My first blog post in this series is about Michael Larsen‘s Testing For Humans, which he was unable to live blog due to presenting. However, Michael did post Alessandra Moreira‘s notes in his live blog of the event.
Fortunately, I was able to live-tweet the talk that he described as:
Testing for Humans: It’s Sticky, Messy and Very Satisfying
Abstract: Software development is a beautiful thing. We often create amazing ideas and features that would be wonderful… if only those pesky humans that end up using, abusing, and mis-understanding our brilliant code weren’t part of the equation. Unfortunately, we’re all in the business of developing software for people (yes, even when it’s machine to machine communication, it serves human beings somewhere. What are some ways that we can approach testing software outside of the theoretical ideals, and actually come to grips with the fact that real human beings will be using these products? How can we really represent them, test for and on behalf of them, and actually bring in a feature that will not just make them happy, but represent the way they really and actually work, think and act?
Expected Deliverables: An excellent debate, some solid strategies we can all take home, and some “really good” practices that will be helpful in a variety of contexts.
My take-aways were:
- People are imperfect so ideal users aren’t enough for testing.
- By definition, a composite of many people (e.g. user persona) is a model.
- Too many user descriptions based on small differences is overwhelming, not practical for testing.
On Wednesday night of this week, I joined Christin Wiedemann‘s regularly scheduled Skype test chat with some other lovely wonderful tester folks and we focused on empathy in testing. We wrestled our way to some working definitions of empathy and sympathy, which was much better than shallow agreement though it took a bit of time to establish. We agreed that testers need to observe, focus on, and understand users in order to serve them better. We find that empathy for our users and passion for our testing work go hand-in-hand since we care about helping people by producing good software.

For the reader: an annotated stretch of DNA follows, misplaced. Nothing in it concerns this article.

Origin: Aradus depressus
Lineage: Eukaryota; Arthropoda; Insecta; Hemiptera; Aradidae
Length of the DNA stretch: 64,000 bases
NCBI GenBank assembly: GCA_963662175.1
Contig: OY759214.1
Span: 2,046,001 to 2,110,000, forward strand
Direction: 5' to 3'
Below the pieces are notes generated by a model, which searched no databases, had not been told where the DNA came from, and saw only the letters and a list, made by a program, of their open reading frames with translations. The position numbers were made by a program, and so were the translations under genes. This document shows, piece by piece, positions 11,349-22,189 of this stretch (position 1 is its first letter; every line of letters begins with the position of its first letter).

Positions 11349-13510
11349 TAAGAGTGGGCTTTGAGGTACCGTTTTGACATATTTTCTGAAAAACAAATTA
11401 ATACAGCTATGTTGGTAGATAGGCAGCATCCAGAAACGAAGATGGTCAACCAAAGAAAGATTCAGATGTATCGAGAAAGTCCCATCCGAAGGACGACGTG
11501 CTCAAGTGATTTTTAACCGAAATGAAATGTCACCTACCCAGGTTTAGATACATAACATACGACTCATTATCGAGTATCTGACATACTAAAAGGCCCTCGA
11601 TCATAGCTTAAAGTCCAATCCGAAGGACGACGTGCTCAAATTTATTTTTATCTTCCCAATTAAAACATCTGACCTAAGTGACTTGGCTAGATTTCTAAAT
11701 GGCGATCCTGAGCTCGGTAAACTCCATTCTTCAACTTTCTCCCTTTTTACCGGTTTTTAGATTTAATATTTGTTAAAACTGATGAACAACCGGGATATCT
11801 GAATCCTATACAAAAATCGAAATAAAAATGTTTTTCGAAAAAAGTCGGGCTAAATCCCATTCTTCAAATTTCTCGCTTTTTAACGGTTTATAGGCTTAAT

Then we struggled with whether empathy is an innate trait of a person testing or whether empathy is a learnable skill that testers can develop through deliberate practice. (Go watch the video behind that link and come back to me.) We concluded that knowing what others are thinking and feeling, getting inside their skins, in the context of using the software is essential to good testing, though this might require a bit of perseverance. This can go a long way toward avoiding thinking we have enough information just because it’s all we know right now.
As I mentioned in the chat, I’ve found that user experience (UX) design is an amazing ally for testers. One tool that helped me to develop more empathy for my users is user personas. (Later, I found that forming user personas of my product teammates helped me to develop empathy for them as well.)
I immediately took to (end) user personas as a natural progression from user stories. After all, user stories are focused on value to and outcomes for a particular group of users. Describing those users more specifically in a user persona dovetailed nicely. Rather than some sterile requirements that never name the user, identifying a role – or, even better, a rich symbol such as a named primary persona – focuses the product team’s efforts on serving someone by helping us to understand the purpose of the work we do.
We also discussed interviewing users, visits to users, and experiential exercises as techniques to help us call upon empathy when we are testing. In my work history, I’ve been fortunate to hear about my UX team’s great work in a collaborative design workshop, to contribute to designing ad hoc personas for my product, to participate in a UX-led contextual inquiry, and to log actual usability sessions led by my product team’s UX designer. (Yes, my fast fingers came in handy. Yuk yuk.) My innovation days team developed a usability logging product that evolved from an existing solution I tested/used in those usability sessions, so I was a natural fit to test it. I’m curious about empathy maps but haven’t tried them myself yet.
It’s fair to say I’m a UX-infected tester. More than fair. I identify with the curiosity I see in the UX profession and I admire the courage to kill their darlings (carefully crafted designs) when evidence shows it is time to move on. After all, we’re not building this product to marvel at our own cleverness but instead to serve humans.